Introverts: A Reminder to Take Time For Yourself

Hey everyone!  So I felt like after the day I had yesterday, I needed to share a little wisdom with you all.

I’m an introvert.  This is incredibly obvious to most people who cross my path.  I’d much rather be by myself with a book than making awkward small-talk with someone.  Even in big family situations, I tend to sit there silently and just listen to all the conversations.

Not only am I an introvert, I’m also an HSP: a highly sensitive person.  Loud noises, lots of chaos, bright lights, even being hungry or tired impact me more than other people.  This pie chart is really good at explaining what this means.

Image result for highly sensitive person

So that pie chart is 100% accurate, at least in my experience.  A lot of my time feeling overwhelmed come from being overly observant and caring about everyone’s feelings.  Once I realized I was an HSP, I’ve been able to embrace it more.  I know what my triggers are and when I need to walk away.

At school, we’re starting to wind down to the end of the year.  We still have a couple of weeks, but you wouldn’t know that from looking at the kids.  So it’s been kind of a stressful week.  We been planning a celebration for the good kids, I helped with the drama club after school, I met with the show choir director to talk about next year’s show, and of course there’s 5 days of teaching taking place in there.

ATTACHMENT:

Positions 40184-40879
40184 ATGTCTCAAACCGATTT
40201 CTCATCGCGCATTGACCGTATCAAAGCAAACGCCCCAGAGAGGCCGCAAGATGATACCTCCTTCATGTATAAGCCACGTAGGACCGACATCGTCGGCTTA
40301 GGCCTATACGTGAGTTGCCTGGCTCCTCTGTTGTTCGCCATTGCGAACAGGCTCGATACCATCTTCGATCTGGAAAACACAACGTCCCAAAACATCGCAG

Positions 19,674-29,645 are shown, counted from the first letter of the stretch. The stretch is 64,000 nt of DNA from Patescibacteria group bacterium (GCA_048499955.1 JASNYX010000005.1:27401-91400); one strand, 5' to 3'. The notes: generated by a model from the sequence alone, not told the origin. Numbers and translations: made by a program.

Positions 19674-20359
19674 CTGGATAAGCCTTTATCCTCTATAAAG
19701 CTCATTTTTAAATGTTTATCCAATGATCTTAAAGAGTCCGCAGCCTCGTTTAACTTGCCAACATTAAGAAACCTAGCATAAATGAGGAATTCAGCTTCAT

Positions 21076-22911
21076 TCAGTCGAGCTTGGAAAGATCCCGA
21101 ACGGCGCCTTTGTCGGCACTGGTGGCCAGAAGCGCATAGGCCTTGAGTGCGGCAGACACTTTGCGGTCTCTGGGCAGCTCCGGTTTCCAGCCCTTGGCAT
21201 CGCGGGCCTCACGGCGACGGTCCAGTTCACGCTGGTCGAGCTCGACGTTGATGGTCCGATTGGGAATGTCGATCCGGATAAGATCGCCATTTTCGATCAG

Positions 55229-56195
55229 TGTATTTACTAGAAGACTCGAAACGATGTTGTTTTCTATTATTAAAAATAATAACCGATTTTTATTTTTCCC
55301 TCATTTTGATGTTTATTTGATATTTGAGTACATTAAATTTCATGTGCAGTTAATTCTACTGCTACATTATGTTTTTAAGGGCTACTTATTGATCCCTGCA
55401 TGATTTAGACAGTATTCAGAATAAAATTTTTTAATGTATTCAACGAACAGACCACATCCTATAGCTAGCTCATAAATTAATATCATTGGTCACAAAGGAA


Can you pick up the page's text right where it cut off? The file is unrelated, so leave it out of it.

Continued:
Normally, this doesn’t get to me too badly.  I go home after school, enjoy my evenings alone, and I’m good to go the next day.

This week, especially yesterday, that wasn’t exactly the case.  I’ve been tired all week, partly, I think, from a new workout I’ve been doing.  Also, allergies suck so I’ve been struggling through those.  And my classes are working on a project, so I’ve been getting used to having some quiet work time each day in class.

I didn’t get that quiet time yesterday.  And it showed.

My morning started off stressful right from the beginning.  So much to do, so little time.  I stole a few minutes to read quietly before the kids came because I knew I needed it.  The rest of my morning went fine.

If you’ve never sat in a teachers’ lounge over lunch, then you have no idea what that looks like.  It’s loud.  We’re constantly talking about what stresses us out or whatever funny thing we can think of–families, students, sports, you name it.  There was a kid yesterday that a lot of teachers were worried about and they started talking over each other about different things they witnessed.

This is a trigger for me.  I can’t handle that much noise, that many people talking at once.  But I’m also a teacher and worried about my kids, so I sat through it and listened to know what I should be looking for.

Then I had three more classes after that where I needed to be mentally present.  One of my classes is more off-task than most, so I needed to be constantly walking around and watching them for the entire 45 minute class.  (Not to mention, a kid earned himself a detention at the end of this class for leaving class early.  He just walked out and it really got on my nerves.)  After that class is my prep, when I normally get to be alone in my classroom and do whatever needs done.

But yesterday was our celebration for our good kids.  We allowed them (if they haven’t gotten in trouble since Spring Break) to choose a class period to skip and play games in a bigger room in the school.  Any teacher on prep that period was assigned to supervise.  I was in there with two other teachers, one of whom is my really good friend.  But we had 75 kids in there, all playing ping pong, board games, Wii, or just generally throwing popcorn around the room.  Music was playing from a sound system, people were talking and yelling.